In a recent analysis by a health tourism expert, there is a recognition of the significant potential for expanding health tourism avenues in the African continent.
Speaking to Gulf Times on the sidelines of Qatar Travel Mart 2023, Alioune Gueye, president director general at Afrique Challenge, highlighted the importance of having well-established universities for training doctors, advanced hospitals, cutting-edge technologies and a complete value chain from middle management to clinical laboratories.
He cited countries such as Morocco, Tunisia, Egypt, South Africa, and Senegal, currently recognised as medical destinations due to their robust healthcare infrastructure. He stressed that not every country can be a medical destination.
This is key because you know a hospital is not a hotel as comfortable as it could be… Now, (there are) more and more startups because you have artificial intelligence, you have biotechnologies, you have so many technologies that are now rising,” said Gueye, noting Africa’s potential to attract more people from other countries seeking medical treatment.
With these advancements, he expects medical tourism destinations to maintain high standards of healthcare and offer cost-effective treatments, in addition to effectively managing logistical issues and potential complications. Gueye also underlined the significance of establishing cultural links before exploring the business of medical tourism. He suggested fostering connections and understanding the cultural context, which he said is crucial before embarking on any healthcare-related initiatives.
The Afrique Challenge official added that these African countries hold a favourable position, as individuals seeking health solutions, especially Africans, are more inclined to stay close to home rather than traveling to international destinations in other regions.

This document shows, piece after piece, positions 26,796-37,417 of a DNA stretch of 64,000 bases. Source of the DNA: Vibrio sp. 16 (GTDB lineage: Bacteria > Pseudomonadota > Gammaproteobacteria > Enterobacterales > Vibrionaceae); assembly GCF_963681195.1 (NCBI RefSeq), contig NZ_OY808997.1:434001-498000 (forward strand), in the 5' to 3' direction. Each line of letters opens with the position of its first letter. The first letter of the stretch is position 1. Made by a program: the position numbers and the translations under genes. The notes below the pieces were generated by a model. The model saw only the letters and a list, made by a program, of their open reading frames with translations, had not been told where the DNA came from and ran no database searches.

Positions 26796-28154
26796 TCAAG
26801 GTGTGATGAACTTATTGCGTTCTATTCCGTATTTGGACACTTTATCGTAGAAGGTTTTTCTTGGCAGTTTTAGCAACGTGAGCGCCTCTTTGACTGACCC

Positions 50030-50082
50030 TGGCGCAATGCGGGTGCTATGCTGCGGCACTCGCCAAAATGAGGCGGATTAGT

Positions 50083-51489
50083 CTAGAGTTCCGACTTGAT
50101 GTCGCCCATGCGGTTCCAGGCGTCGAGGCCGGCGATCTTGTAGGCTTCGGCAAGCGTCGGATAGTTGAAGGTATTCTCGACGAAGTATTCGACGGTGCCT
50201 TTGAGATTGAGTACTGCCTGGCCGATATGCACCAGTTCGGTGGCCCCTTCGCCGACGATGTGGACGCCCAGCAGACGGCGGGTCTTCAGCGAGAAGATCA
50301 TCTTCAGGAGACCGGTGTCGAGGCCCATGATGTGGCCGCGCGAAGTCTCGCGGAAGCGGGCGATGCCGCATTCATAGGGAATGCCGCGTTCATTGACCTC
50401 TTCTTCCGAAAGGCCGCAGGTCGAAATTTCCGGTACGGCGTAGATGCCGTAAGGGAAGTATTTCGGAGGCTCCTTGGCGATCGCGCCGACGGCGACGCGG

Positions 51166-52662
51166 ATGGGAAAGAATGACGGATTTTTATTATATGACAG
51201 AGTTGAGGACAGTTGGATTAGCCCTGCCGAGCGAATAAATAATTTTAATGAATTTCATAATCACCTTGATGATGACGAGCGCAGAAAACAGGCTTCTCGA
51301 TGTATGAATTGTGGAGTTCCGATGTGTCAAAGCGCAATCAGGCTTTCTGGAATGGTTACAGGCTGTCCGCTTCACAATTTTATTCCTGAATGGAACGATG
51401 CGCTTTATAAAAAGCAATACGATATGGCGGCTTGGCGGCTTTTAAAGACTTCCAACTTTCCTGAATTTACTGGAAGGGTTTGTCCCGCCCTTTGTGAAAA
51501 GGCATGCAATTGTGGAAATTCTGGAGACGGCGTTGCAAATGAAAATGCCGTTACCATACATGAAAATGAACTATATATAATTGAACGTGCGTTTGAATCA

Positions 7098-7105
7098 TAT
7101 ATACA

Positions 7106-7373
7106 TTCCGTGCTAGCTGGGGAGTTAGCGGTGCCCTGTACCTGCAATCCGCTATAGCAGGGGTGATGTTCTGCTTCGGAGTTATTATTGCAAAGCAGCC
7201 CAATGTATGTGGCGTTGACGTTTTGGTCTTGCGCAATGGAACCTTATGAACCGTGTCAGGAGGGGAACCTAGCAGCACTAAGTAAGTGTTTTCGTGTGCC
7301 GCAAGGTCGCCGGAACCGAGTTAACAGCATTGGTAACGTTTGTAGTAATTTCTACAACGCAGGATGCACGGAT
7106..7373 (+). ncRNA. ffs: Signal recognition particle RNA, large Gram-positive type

Gueye pointed out that geographical proximity remains a factor and plays a key role in influencing decisions, citing examples such as the three-hour journey from Senegal to Morocco compared to the longer travel time of 10 to 12 hours to reach another destination. He said time sensitivity becomes crucial, especially for patients who may be in less-than-ideal health conditions, making long-distance travel challenging.
Gueye shed light on the logistical challenges associated with international health transfers, stressing the need for special infrastructure, including specific planes equipped with medical facilities, doctors, and respiratory support. These factors, he said, contribute to the complexity of long-distance medical travel, reinforcing the preference for local solutions.
He anticipates that the African Continental Free Trade Agreement will facilitate easier access to medical treatments across the continent, making it more feasible for individuals to seek healthcare in neighboring countries. Gueye explained, however, that some individuals may choose international destinations for privacy reasons. “They want to be in places where nobody knows them… like a minister… it’s important for them to have these kinds of remote areas”. About challenges in post-operative treatments, he acknowledged the return of high-level doctors and surgeons to Africa after experiencing brain drain. However, he stressed the importance of developing a strong value chain to ensure the continuity of quality care after surgery.